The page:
There’s an absolute difference in the voice and the feel of this story and the previous three books. Elena and Raphael’s story is perhaps just a little more refined, a little more careful of the details. This book is more rough, the tension’s a lot more pressuring and things are much more sort of “closer to the ground”. We’re not in the fancy world of angels, that we’ve seen. Things aren’t really pretty and Singh isn’t trying to make them any prettier or uglier - she says it as it is and that works for the story. Thanks to that the story is so much more real and it makes you a part of it. That can be hard on you sometimes when you’re reading the book, but all in all it pays off.
The story is heavy. I had to stop at some points just because I felt so much for the characters. And actually, the thing is that I feel like this is more of Honor’s story than it is Dmitri’s. It is his also, but have you noticed how some paranormal romance books focus a lot more on the hero instead of the heroine? J.R. Ward’s Black Dagger Brotherhood is a good example of this: it features kick-ass females, but it starts and ends with the males.
But not with this series and especially not this book. Archangel’s Blade is about Honor’s vengeance, Honor’s journey to being fully herself again. Dmitri takes strength from her to final find a peace for himself as well, but it’s Honor who’s the main character that Singh’s telling a story about. And well, sorry about this, but she truly honors the feelings of Honor and handles her delicately but doesn’t treat her as if she’s weak - because Honor is anything but.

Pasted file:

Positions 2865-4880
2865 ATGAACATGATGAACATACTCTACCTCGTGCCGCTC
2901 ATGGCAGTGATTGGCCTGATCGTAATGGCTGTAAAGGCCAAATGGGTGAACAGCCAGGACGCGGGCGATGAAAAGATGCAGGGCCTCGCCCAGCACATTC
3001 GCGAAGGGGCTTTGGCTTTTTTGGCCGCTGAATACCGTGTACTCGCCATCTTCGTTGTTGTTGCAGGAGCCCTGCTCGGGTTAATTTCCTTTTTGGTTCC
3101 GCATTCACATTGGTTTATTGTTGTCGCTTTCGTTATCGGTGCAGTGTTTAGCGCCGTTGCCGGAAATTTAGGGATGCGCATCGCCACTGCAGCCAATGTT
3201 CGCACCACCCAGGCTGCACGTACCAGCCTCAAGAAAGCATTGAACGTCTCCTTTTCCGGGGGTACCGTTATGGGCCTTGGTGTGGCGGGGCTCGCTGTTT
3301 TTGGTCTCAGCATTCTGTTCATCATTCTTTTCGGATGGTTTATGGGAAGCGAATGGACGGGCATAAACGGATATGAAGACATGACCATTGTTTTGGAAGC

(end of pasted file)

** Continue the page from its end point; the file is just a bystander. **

Now, if I were to have a problem, it would perhaps be the ending, just a little. The book is filled with emotional highs and lows, so the happy ending makes you stop. Things aren’t magically fixed, by no means, but the ending is really, really final. As in checkmate-final, writing a period to a sentence. After so much of things not going the way you want them to, when they finally do go, you don’t know what to do with yourself. So in a way it’s the perfect ending, but that’s the feeling it gives me.
Final thoughts: Archangel’s Blade isn’t like its the previous books in the trilogy. It’s grittier, darker and even more personal. It get sunder your skin. It tells the story about two broken people who suddenly, by working towards separate goals but oddly together anyway, heal themselves just a little. Every problem isn’t fixed just like that, by magic, but you see the struggle and how difficult things are. Honor isn’t Elena, but she carries most of the book and Dmitri just delivers the final blow - I’m in love.